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Java by any other name

I’m just finishing up a tool using Visual Basic .NET that takes incoming delimited ASCII files, then using a database delivered layout, creates both an XML and XSD file. The result is that data from the incoming file can be validated quickly and efficiently, and upon passing muster, imported into the database.

Since the project I’m working on really only needs XML and regular expressions, and run as a scheduled task on an IIS server, it didn’t need a fully functional MS Windows interface. Though by using .NET, I have to say that I was impressed with their directory & file services, along with their collections class. Their XML is okay, but needs another revision or two as I found myself having to continually instantiate to operate by dreferencing.

That said, I think if I had to do this project over, I might consider Java. Why? Because my experience with C# and VB.Net is that though the official line is that they are not Java clones, the approach to creating a .NET solution is almost identical to one in Java. The benefit of the former is that the IDE rocks. The benefit of the later being that is more portable.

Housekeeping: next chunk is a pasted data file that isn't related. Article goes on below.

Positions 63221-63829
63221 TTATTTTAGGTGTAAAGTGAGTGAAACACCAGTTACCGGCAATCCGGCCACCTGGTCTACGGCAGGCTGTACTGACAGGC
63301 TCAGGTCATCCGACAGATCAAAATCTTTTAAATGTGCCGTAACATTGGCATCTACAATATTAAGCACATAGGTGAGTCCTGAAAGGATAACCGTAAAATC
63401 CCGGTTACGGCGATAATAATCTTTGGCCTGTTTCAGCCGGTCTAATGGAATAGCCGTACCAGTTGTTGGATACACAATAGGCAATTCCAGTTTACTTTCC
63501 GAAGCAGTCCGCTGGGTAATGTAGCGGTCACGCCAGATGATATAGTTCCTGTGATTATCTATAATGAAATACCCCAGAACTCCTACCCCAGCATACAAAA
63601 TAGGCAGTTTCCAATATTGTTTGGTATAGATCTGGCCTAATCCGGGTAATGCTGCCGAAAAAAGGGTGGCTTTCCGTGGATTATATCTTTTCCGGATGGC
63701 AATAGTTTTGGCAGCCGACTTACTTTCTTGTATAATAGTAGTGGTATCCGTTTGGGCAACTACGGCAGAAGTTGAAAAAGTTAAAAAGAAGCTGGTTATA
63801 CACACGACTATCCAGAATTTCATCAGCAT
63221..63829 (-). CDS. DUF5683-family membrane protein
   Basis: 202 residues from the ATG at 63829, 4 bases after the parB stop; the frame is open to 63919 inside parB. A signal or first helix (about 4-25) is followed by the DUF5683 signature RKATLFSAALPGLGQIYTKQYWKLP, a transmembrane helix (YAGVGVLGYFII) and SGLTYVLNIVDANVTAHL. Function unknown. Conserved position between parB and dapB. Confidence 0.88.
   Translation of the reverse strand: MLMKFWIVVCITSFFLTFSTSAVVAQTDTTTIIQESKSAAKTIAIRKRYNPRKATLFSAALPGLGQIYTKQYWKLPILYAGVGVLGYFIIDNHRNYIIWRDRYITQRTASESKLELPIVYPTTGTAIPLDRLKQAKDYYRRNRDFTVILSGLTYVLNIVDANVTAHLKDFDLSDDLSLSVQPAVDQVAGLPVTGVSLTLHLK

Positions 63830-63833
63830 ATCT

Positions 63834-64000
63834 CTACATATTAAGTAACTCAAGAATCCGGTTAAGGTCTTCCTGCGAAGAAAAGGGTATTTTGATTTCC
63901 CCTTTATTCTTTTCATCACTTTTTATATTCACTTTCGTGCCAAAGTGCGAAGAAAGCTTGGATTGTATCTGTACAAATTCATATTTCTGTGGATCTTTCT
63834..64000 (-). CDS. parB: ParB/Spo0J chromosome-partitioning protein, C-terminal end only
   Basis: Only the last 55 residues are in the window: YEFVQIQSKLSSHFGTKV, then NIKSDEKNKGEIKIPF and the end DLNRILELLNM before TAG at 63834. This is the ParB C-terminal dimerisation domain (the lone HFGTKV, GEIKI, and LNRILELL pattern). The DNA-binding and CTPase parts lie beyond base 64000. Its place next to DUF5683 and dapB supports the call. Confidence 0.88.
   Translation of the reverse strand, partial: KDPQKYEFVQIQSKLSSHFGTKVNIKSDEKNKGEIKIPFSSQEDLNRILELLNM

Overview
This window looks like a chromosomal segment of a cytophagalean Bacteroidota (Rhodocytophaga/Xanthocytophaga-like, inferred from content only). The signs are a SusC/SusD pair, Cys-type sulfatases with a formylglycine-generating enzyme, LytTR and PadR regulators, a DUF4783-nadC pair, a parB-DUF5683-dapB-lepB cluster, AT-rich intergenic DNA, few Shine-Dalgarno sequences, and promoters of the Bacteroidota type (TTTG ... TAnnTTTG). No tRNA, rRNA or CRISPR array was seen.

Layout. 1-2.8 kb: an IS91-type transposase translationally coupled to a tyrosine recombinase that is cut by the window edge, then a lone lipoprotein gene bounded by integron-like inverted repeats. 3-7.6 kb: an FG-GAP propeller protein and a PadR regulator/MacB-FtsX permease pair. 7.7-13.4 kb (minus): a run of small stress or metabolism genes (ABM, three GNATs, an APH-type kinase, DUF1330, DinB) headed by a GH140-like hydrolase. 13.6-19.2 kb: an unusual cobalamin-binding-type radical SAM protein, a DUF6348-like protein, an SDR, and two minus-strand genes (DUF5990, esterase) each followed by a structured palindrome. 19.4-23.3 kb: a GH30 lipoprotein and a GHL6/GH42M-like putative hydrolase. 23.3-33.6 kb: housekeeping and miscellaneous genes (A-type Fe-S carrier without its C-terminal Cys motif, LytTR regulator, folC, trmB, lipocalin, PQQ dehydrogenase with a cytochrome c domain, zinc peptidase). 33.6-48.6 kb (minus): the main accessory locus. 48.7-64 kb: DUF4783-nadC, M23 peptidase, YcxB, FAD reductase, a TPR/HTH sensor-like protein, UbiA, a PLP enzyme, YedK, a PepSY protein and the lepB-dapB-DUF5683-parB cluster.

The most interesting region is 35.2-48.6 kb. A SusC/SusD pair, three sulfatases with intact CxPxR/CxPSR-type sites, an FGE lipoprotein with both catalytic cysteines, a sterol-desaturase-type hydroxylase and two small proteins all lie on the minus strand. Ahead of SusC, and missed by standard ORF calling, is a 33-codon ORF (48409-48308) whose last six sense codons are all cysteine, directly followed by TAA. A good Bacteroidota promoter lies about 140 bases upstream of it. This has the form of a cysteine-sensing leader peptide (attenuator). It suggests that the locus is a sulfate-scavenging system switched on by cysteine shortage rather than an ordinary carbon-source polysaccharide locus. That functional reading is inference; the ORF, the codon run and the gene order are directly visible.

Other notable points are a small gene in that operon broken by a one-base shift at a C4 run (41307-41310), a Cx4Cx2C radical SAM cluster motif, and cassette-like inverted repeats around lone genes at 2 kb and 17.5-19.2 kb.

An opinion apparently corroborated by James Gosling, the inventor of Java who has much about Visual Studio .NET and C# in an interview in the Computer Business Review Online entitled “Gosling: Microsoft’s Java Threat is Financial, Not Technical“… and article you can find portions of at The Register.

Here are some of the more interesting quotes:
Java and Java IDEs have been criticized for being needlessly complex, excluding many non-technical programmers. It’s a challenge recognized by companies like San Jose, California-based BEA Systems Inc, who earlier this year launched WebLogic Workshop to simplify development of Java-based web services.

Despite praising Visual Studio.NET’s greater ease-of-use, Gosling believes the IDE to be distinctly “middle-of-the-road”. Microsoft is converging its
embedded, desktop and server development environments on Visual Studio.NET, dispensing with separate IDEs for platforms such as Windows CE .NET for example.

Here are some other comparisons to Visual Studio and Java you might find useful:

Still, I think I’m in love with .NET’s collection class … provided one knows how to use a delagate (do I smell an article cooking ?-).

One Comment

  1. Interesting what you say about the collections classes – it’s a topic that comes up on a regular basis with me also. I began my career on Windows and switched to Java about 5 years ago yet the thing I miss most are the C++ collections. Java has basic support, and there are packages that try to offer the missing pieces of the puzzle (JGL, Apache commons, etc), but I feel like they are playing catch-up at the end of the day. I look forward to reading something about collections and your thoughts comparing .NET and Java. If you’d like to bounce Java examples around as a comparison to what you’re writing about (assuming that you’re taking a .NET centric position), I would be happy to help out / collaborate.